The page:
Along with waterfront revitalization, another positive trend in Chinese urban revival is the recasting of parcels serving highly specific and outdated land uses to better serve contemporary needs. With rapid development comes the inevitability of quickly obsolete places and the opportunity to recast those spaces for more strategic uses—a key lesson Chinese cities like Shanghai have learned well.

Along another body of water in Shanghai, the Xuhui Riverfront Area has also gone through a major revival over the last 10 years. The historic Longhua Airport runway has been reconceived for an entirely different use now that airplanes no longer lift off from this stretch of valuable land. Master planned as a new civic road and a linear park, it now serves the burgeoning high density office and commercial developments adjacent to it.

Sasaki’s design for Xuhui Runway Park transforms the former runway into diverse linear spaces that organize the street and the park into a holistic system, providing transportation, recreation, and sports activities which better suit the lifestyle of contemporary Shanghainese citizens.  The state-of-the-art sustainable design features such as rain gardensreuse of the existing runway paving, and native planting strategies and was key to elevating the overall quality of this important urban space. The park has become a magnet to attract residents and workers, transforming Xuhui District by offering more vitality and social connection.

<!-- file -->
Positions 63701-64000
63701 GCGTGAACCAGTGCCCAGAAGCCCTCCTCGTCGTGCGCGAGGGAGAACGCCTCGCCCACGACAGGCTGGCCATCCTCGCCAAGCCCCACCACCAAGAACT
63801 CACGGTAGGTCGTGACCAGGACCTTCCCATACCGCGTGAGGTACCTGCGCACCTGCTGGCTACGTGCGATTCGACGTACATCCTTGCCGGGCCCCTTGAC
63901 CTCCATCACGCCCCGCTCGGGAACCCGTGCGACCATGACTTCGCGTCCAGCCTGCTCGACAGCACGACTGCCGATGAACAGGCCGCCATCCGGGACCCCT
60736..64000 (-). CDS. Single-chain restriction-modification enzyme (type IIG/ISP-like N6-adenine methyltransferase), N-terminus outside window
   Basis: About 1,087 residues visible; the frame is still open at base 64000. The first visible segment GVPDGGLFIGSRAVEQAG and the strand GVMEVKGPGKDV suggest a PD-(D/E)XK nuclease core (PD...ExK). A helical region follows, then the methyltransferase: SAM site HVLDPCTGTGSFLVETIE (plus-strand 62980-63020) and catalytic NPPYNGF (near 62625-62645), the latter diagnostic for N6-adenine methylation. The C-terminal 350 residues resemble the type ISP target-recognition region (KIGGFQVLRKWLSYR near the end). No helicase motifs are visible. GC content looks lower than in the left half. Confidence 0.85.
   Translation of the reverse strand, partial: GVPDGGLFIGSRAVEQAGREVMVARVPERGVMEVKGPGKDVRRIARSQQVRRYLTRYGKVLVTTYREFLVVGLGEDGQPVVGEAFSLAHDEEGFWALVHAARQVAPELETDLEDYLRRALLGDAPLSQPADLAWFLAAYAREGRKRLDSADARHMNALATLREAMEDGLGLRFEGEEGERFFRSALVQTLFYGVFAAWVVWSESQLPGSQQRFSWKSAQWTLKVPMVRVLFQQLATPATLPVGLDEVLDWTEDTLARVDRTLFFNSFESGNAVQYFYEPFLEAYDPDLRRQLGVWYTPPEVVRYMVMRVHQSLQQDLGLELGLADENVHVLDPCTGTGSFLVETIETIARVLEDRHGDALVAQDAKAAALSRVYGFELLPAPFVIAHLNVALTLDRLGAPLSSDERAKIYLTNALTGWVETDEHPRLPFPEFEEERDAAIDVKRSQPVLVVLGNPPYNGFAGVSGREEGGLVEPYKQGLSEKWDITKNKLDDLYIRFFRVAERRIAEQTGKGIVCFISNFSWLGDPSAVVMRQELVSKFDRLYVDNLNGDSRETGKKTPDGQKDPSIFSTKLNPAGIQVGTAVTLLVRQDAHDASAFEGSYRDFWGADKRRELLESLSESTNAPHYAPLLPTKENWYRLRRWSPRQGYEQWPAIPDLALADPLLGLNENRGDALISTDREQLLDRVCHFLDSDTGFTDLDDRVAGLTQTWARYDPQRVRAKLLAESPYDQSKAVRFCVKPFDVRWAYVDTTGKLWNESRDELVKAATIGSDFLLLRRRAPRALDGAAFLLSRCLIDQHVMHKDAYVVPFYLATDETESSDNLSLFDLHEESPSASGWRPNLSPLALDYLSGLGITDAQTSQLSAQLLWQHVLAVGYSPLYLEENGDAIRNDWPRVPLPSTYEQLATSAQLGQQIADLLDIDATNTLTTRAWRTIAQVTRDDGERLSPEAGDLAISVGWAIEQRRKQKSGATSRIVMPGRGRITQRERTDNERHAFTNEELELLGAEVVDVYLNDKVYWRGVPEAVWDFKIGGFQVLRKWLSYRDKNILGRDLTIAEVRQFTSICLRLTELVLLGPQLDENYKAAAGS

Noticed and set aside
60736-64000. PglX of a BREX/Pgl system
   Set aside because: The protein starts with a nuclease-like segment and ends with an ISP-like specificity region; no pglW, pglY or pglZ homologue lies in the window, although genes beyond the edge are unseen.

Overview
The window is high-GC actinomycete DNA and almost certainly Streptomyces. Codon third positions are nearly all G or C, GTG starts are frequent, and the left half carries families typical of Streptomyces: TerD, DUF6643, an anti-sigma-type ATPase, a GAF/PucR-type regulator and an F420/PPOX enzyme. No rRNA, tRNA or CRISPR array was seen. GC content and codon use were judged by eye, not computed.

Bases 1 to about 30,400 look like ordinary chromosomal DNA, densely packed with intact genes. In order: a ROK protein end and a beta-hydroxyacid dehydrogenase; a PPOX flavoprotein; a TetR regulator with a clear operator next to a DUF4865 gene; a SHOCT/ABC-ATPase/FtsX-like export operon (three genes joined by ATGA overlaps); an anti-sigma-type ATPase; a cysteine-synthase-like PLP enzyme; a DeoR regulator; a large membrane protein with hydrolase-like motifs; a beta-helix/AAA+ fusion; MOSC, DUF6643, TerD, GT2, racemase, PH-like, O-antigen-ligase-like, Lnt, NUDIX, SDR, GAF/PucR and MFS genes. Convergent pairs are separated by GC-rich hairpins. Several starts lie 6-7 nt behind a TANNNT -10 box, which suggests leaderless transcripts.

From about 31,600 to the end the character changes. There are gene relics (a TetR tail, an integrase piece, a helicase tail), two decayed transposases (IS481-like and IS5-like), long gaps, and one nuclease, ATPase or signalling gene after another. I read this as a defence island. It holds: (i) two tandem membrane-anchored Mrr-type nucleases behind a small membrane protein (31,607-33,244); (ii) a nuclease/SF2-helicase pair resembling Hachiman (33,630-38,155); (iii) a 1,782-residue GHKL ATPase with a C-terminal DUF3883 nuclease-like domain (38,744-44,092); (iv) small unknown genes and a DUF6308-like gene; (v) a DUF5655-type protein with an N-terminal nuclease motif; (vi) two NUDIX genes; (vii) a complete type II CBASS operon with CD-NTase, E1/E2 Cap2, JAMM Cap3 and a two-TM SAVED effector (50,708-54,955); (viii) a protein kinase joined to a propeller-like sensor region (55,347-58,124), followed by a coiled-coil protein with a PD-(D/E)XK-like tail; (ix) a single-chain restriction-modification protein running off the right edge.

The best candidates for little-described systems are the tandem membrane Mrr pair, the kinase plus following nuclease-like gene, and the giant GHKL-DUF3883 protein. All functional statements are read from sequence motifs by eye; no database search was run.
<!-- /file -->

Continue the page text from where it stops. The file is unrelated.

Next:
From Gray to Green Infrastucture: Stitching Together The Urban Fabric

Much of the infrastructure built in support of expansive urban development is now reaching a critical point in its lifecycle, with many systems in need of significant repairs or even complete overhaul. City governments are seizing these opportunities to increase the utility and durability of new infrastructure, in some cases, adapting gray infrastructure to become green infrastructure instead.